Tub Spout Repair and Installation

Tub Spouts

A tub spout may be screwed onto a threaded pipe or anchored to a nonthreaded pipe with a setscrew. Before you start to unscrew a spout, check underneath to see if there is a setscrew.

If water seeps from behind the spout, it may be attached to a threaded pipe that is loose. Remove the pipe, wrap its threads with pipe-thread tape, and use a pipe wrench to tighten it.

If possible, spend a little more for a brass spout. It will last longer than a bargain-bin spout, which may be made of thin metal or even plastic that wears and stains quickly.

Checklist

Time
Less than an hour for most repairs

Tools
Screwdrivers, hex wrench, groove-joint pliers, pipe wrench, caulk gun

Skills
Unscrewing and reinstalling a spout

Prep
There is no need to shut off the water; place a towel in the bottom of the tub to catch any debris or caulk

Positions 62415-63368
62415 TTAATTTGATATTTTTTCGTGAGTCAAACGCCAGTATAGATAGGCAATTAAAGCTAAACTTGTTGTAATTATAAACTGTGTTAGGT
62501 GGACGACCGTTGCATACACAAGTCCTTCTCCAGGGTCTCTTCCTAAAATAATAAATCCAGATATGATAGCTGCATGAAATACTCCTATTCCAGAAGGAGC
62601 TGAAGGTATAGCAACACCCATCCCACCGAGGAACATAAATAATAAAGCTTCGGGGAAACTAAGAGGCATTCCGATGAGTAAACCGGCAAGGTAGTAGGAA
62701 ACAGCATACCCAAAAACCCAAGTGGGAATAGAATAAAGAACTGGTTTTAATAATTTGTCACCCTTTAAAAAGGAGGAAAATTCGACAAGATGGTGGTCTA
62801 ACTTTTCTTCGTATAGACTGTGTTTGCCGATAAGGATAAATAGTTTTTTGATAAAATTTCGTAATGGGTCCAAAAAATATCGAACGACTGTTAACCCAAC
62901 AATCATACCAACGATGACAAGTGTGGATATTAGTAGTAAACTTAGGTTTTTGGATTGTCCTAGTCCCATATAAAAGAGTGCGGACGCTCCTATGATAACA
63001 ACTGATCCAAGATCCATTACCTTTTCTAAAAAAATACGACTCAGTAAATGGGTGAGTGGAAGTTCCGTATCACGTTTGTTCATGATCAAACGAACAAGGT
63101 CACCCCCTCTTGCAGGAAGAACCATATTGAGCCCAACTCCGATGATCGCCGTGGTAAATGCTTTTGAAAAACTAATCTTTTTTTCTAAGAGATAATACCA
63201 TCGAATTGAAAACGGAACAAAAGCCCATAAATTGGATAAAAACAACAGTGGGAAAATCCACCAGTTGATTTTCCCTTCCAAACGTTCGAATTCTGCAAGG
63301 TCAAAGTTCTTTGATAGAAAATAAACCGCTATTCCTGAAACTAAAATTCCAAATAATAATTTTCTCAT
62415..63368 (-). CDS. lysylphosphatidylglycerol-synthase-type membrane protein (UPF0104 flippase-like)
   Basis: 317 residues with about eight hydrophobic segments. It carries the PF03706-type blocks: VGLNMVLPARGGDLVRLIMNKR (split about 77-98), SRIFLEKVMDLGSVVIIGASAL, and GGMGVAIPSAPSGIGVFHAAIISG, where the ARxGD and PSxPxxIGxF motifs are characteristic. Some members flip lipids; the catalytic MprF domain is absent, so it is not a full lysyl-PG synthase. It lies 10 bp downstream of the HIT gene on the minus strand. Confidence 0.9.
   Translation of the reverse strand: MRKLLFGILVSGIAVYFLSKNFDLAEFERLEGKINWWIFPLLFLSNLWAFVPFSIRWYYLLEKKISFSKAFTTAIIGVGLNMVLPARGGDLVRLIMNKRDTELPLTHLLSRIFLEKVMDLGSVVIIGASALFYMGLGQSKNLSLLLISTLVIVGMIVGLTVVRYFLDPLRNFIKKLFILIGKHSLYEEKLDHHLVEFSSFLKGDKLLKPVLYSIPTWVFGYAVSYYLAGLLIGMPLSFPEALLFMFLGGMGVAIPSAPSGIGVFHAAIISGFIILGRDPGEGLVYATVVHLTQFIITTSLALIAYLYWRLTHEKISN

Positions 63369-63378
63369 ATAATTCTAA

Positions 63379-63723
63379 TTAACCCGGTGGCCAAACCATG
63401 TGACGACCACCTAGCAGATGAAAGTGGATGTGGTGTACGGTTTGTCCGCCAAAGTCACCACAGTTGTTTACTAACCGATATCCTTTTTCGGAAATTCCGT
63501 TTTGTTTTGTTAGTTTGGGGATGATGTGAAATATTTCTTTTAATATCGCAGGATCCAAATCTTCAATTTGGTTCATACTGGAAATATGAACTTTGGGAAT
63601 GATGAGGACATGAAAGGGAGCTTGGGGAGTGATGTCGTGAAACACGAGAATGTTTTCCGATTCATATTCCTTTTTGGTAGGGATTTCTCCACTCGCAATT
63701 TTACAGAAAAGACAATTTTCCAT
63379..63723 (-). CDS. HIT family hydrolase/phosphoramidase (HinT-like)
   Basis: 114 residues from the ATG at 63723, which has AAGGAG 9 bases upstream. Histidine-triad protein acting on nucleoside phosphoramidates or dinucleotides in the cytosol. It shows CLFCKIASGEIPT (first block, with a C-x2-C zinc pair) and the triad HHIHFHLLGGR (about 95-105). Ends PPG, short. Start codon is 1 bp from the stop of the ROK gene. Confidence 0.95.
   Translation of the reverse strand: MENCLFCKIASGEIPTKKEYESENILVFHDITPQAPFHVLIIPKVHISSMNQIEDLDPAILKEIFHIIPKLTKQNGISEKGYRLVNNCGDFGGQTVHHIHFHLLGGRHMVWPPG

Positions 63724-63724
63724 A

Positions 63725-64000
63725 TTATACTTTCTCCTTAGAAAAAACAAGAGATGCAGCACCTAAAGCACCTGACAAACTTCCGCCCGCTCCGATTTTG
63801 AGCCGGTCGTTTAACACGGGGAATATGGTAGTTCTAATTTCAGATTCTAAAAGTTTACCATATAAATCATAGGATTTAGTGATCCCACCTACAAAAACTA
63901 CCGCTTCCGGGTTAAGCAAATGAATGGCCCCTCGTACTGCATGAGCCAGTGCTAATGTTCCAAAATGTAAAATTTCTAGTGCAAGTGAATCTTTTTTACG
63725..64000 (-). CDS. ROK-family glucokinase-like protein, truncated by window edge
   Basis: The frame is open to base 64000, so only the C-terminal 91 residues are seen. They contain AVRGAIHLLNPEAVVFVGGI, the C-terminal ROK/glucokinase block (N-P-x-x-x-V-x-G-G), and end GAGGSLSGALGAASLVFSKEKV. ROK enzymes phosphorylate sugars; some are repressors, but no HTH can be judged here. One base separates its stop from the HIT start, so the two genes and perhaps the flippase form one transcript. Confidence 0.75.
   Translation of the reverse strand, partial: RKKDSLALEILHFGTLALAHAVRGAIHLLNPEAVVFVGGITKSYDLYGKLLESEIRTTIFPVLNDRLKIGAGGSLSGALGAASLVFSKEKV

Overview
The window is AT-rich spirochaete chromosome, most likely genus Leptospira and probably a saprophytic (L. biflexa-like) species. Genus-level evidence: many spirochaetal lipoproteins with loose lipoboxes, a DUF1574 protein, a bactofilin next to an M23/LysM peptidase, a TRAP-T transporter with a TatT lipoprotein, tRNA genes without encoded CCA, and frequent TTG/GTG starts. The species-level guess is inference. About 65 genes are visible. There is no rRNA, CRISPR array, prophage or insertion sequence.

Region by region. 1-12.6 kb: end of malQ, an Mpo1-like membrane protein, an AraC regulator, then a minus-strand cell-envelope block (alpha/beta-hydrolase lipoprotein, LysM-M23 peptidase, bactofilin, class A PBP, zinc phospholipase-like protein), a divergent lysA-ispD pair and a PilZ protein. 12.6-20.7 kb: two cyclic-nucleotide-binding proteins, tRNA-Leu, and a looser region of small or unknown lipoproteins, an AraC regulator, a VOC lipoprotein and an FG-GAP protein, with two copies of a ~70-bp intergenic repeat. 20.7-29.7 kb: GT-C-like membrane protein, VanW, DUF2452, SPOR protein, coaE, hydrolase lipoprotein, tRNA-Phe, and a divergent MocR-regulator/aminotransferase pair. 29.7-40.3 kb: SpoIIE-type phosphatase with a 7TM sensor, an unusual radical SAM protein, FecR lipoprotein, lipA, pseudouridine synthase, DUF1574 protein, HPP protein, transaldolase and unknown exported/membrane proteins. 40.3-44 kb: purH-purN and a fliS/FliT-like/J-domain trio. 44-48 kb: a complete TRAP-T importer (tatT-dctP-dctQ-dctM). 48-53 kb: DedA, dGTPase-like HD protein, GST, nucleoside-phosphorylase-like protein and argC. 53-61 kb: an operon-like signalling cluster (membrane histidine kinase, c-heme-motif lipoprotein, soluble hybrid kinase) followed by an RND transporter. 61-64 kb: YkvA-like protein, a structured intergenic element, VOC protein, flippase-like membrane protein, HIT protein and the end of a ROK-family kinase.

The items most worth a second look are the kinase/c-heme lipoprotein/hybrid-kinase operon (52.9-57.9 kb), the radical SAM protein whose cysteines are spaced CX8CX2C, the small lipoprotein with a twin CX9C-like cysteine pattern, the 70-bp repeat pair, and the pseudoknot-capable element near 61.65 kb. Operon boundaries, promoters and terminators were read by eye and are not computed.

Materials
New spout, pipe-thread tape, tub-and-tile caulk

Step One

Use groove-joint pliers or a pipe wrench to remove an old spout that is threaded on. Clean the end of the pipe and scrape away any caulk on the wall. Wrap the pipe threads clockwise with two or three turns of pipe-thread tape.

Step Two

Screw on the new spout by hand. Wrap masking tape or a cloth around the spout, or wrap electrician's tape around the jaws of groove-joint pliers, and tighten the spout firmly. If the pipe is copper, avoid overtightening, which can strip the threads.

Stepscrews: Removing a Spout Held with a Hex-head Screw

Some spouts attach with a setscrew. Loosen the screw with a hex wrench and slide off the spout.


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One Hour or Less

Three simple projects to cross off of your to-do list -- just print these instructions and begin!


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